Beetle Mania

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Beetle Mania

One of the most destructive garden insects is the Japanese beetle, a six-legged creature about one-half-inch long with copper-color wing covers and a metallic-green head. It has a voracious appetite for flowers, fruit, and foliage, and dines on hundreds of different plants from birches to poison ivy. The species feeds in groups, quickly stripping a rose of its blooms or reducing leaves to a lacy skeleton. To make matters worse, adult female beetles seek out the best grass available in which to deposit their eggs. Within two weeks white grubs emerge and start feeding on grass roots, causing areas of the lawn to turn brown and die. Japanese beetles overwinter as grubs burrowed about ten inches into the soil; when the soil temperature warms up in spring, they move close to the surface and feed for a short period before pupating and becoming adult beetles.

In their native Japan, the beetles cause only minor damage because their population is controlled by natural predators. Not so in the United States: Even though they are a favorite food of skunks and moles and are eaten by many birds, there always seem to be plenty of grubs around. While adult beetles show resistance to pesticides, the grubs are killed, but often at the risk of harming earthworms and beneficial insects. Fortunately, there is a wealth of weapons in the organic arsenal. Milky spore disease, a naturally occurring soil bacteria (Paenibacillus popilliae), kills beetle grubs while not harming valuable insects. It is sold in a powdered form that is spread on the soil and may control grubs for 15 to 20 years.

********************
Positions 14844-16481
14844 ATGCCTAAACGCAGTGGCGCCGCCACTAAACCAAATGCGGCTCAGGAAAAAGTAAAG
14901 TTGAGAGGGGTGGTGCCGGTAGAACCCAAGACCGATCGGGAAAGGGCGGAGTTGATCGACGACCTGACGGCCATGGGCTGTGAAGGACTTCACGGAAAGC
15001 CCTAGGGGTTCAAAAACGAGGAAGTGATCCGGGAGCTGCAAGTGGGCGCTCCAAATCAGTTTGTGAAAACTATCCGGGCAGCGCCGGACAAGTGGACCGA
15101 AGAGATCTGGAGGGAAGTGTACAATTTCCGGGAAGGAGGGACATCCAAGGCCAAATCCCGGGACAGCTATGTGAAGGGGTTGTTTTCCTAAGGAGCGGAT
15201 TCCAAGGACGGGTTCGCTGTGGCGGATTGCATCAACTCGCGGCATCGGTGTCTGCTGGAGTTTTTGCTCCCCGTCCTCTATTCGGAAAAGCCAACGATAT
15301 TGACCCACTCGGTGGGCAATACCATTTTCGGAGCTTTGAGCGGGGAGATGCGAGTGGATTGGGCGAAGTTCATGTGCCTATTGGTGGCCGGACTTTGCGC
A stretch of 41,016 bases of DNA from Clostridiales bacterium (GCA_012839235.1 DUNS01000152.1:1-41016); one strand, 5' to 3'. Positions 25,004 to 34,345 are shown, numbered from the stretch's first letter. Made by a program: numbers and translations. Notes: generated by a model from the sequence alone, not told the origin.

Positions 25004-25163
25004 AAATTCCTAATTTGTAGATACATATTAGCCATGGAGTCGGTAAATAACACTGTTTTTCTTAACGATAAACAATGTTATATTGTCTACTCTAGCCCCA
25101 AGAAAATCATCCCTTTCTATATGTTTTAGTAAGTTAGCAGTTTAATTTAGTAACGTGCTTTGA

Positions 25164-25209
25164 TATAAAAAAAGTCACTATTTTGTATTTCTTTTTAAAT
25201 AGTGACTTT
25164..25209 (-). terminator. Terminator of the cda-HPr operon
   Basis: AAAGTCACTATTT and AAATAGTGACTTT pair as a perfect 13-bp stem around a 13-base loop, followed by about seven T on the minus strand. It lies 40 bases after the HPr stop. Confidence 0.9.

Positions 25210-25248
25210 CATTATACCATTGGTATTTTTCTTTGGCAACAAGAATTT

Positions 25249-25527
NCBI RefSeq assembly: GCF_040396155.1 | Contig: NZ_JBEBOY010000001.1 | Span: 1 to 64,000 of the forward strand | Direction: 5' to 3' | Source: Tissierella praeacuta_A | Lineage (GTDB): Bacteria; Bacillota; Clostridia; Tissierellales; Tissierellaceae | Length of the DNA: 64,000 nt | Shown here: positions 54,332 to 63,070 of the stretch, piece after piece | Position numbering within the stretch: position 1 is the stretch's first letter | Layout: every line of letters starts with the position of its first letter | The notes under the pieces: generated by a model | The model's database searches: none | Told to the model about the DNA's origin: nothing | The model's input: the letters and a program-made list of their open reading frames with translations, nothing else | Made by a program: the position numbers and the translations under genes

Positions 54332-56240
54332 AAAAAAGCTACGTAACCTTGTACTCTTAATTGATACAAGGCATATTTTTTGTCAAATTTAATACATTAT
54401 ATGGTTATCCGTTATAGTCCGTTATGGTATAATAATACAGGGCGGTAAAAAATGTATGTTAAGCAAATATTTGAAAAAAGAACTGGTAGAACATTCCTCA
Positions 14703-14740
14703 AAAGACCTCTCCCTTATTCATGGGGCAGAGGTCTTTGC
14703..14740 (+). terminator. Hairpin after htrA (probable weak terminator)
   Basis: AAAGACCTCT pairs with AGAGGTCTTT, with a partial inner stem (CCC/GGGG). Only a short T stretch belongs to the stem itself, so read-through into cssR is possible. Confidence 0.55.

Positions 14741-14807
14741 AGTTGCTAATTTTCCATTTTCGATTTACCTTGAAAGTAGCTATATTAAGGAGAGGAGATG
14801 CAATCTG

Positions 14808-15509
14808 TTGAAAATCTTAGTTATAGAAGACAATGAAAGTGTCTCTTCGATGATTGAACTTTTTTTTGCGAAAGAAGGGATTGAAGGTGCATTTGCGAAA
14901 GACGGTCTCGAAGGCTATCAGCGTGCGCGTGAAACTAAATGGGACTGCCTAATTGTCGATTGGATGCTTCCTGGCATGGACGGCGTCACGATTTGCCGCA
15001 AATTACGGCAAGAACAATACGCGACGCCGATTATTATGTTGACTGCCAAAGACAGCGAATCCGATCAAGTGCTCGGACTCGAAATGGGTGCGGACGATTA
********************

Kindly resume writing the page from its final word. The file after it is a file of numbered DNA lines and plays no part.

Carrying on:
The adults may travel up to five miles for a meal. The presence of beetles on a plant attracts other beetles, so picking the early arrivals from plants will reduce infestation. Pheromone traps catch lots of beetles but draw in many more that are never caught. Place traps at least 30 feet downwind from the plants you want to protect. Botanical sprays containing pyrethrin, garlic, or neem oil will reduce Japanese beetle damage, as will planting chives, garlic, tansy, and other repellent plants among vulnerable plants. Using one or more of these safe controls will help protect birds, earthworms, and beneficial insects, and soon will have you saying sayonara to this garden troublemaker.

About this Podcast

The monthly Garden Musings were written by George and Becky Lohmiller. Early recordings in the series were read by Almanac group publisher John Pierce, as well as Almanac copy editor Jack Burnett. Almanac editor Heidi Stonehill became the narrator in 2012.

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